Mamie Till Mobley, the mother of young Emmett Till, used a photograph of his bloated and mutilated body to show the world just how brutal American racism could be.
Major companies used wide-eyed, big-lipped, shucking and bucking caricatures of African Americans to sell everything from sugar and soap to household appliances and comic books.
Malcolm X used the emerging medium of television and talk shows to make his case for black self-empowerment. And the country fell in love with Diahann Carroll in 'Julia,' one of network TVs first nationally syndicated shows built around a contemporary black character.
Throughout much of the black experience in America visual images have been used to build us up and tear us down. They've been used to market products and promote propaganda, as well as push the cause of Civil Rights.
It is in that space where the still burgeoning Civil Rights Movement of the 1950s and 1960s emerged alongside the growth of television and the popular pictorial magazines of the day. And where Americans were at once seeing black bodies beaten in the streets of Birmingham and black ball players darting across the color line to major league baseball fields - all from their living rooms.
"Images were used not only to change white people's attitudes about race and to get them to support the Civil Rights Movement, but to embolden the African American community that had long been represented in negative ways," said Maurice Berger, a Senior Research Scholar at the Center for Art, Design and Visual Culture at the University of Maryland Baltimore County.
Berger is also the curator of "For All the World to See: Visual Culture and the Struggle for Civil Rights," an exhibit showcasing more than 230 objects and 50 clips from TV and Film from the late 1940s to the mid-1970s that looks at what organizers describe as "a little-understood aspect of American history and culture." The exhibit, sponsored by The National Museum of African American History, opens Friday, June 10 at The National Museum of American History in Washington, D.C.
"One of the really significant aspects of this show, relative to so many other shows about the movement, is that up until now almost every single exhibition about visual culture and civil rights has been about how images documented the struggle, most often by white photographers that show the protests and the marches and the police brutality," said Berger, who noted that all of the above was just one aspect of how Americans understood the Civil Rights Movement. "I chose images that were the most dynamic in their ability to change prevailing ideas about race in the United States."
The exhibit chronicles the diversity of images from the movement days and before, including black baby dolls, family snapshots and black pictorial magazines like 'Sepia,' 'Our World,' 'Say,' and the Johnson Publishing Company magazines such as 'Ebony,' 'Jet,' 'Tan' and 'Ebony Jr.' There are video clips from TV shows, films and documentaries.
The exhibition takes its name from a quote given by Mamie Till Mobley after she was questioned about distributing the gruesome photograph of her 14-year-old son, Emmett (pictured below), who had been brutally murdered by white supremacist in Mississippi.
"Let the world see what I've seen," she said at the time, hoping that if people could see what happened to her boy, perhaps they would be more likely to support the cause of racial justice and equality.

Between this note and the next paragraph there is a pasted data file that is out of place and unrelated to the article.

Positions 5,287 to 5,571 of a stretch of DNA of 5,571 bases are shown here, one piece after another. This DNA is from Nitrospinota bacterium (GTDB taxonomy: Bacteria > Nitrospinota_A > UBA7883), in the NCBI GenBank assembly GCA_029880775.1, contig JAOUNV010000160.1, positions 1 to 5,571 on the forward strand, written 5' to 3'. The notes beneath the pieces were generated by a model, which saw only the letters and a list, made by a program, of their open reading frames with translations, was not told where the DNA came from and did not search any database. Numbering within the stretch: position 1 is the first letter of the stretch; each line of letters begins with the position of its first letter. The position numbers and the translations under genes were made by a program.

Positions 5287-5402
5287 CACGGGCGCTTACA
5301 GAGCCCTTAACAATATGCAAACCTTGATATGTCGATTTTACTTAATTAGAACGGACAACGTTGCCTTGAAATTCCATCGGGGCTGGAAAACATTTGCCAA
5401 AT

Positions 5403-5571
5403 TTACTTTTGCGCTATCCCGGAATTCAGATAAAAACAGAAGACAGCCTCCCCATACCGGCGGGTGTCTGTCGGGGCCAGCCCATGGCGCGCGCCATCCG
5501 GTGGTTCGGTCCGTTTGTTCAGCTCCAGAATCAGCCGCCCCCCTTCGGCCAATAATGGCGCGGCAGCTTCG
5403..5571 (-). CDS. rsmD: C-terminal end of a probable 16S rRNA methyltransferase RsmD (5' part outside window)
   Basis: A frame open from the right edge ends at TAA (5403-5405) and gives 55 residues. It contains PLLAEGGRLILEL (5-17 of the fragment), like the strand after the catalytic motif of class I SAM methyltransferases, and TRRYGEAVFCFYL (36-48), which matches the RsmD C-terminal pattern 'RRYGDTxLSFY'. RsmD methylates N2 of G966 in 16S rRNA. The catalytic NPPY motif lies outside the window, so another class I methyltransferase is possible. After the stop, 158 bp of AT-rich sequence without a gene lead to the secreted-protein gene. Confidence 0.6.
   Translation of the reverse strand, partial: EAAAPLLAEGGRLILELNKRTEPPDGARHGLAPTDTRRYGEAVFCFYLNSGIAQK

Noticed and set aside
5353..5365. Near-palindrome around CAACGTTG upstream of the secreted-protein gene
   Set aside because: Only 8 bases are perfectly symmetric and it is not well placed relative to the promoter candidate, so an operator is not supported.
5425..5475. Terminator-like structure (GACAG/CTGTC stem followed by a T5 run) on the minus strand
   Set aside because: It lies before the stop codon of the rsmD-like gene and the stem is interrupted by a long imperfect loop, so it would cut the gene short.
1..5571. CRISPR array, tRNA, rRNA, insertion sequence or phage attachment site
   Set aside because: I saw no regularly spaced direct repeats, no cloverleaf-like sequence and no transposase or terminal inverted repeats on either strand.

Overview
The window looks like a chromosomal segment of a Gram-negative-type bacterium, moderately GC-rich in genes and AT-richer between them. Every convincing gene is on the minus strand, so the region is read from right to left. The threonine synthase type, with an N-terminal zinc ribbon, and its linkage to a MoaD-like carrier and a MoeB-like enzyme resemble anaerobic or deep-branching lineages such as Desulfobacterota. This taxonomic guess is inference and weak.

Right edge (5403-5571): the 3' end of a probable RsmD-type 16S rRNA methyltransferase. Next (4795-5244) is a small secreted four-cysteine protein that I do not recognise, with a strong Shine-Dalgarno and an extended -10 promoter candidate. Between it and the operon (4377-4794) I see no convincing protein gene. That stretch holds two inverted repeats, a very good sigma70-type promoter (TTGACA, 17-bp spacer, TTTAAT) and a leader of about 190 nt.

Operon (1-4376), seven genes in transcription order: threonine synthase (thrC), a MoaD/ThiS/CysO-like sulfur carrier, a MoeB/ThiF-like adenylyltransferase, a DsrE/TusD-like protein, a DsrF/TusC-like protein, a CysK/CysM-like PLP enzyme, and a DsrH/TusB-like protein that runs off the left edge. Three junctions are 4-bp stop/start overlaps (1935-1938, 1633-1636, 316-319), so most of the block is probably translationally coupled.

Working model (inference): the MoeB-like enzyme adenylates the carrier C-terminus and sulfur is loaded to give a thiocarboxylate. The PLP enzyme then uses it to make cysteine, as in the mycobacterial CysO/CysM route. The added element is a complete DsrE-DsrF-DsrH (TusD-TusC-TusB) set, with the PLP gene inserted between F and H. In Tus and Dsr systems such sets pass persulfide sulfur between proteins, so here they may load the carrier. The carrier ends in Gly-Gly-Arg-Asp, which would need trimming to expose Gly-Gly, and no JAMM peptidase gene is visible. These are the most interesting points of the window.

Though she sent the photo to many outlets, both black and white, only black publications initially ran the photo: 'Jet' magazine and 'The Chicago Defender.' But from the publication of that photograph, a whole generation of activists was born and a truth was shone in a way it never had before.
"For All The World To See" is the latest from The National Museum of African American History, which is set to open its own building in 2015 on five prime acres of land adjacent to the Washington Monument on the National Mall. It is the only national museum dedicated solely to black life, art, culture and history.
Lonnie G. Bunch, the director of the museum, said that the installation "illuminates the Civil Rights Movement in ways that most people have not experienced or understood," and sets out to show what the visual interpretation of blacks in America was.
"In some ways we have gone through a variety of filters. We've gone through the Civil Rights Movement through the eyes of its leader, of the people who participated and then through gender," Bunch said. "This allows us to look at all of those."
The opening sequence of the exhibit is a clip from 'The Weapons of Gordon Parks,' a CBS documentary about the famed black photographer, where he describes his camera as his "weapon" of choice in combating racism and inequality in America.
"The show isn't just about Dr. King and Malcolm X," said Berger, the curator and author of a book that shares the same name as the exhibition. "But also about folks who took cameras into their own hands and did for themselves what a century of mainstream society could not. They captured the beauty, the triumph, the normalcy and the ordinariness that the mainstream either vilified or ignored."
Along with iconic images and portraiture, there are also photographs of lynching and artifacts from a time when blacks were ridiculed in commercial advertisement and childrens toys, postcards and pamphlets.
"Though I'm a trained scholar, I'm [also] a black man who finally sees my ancestors in this," Bunch said of the work and mission of the museum to shed new light on history. "I finally see all of these people that should never have been forgotten. It makes it unbelievably personal."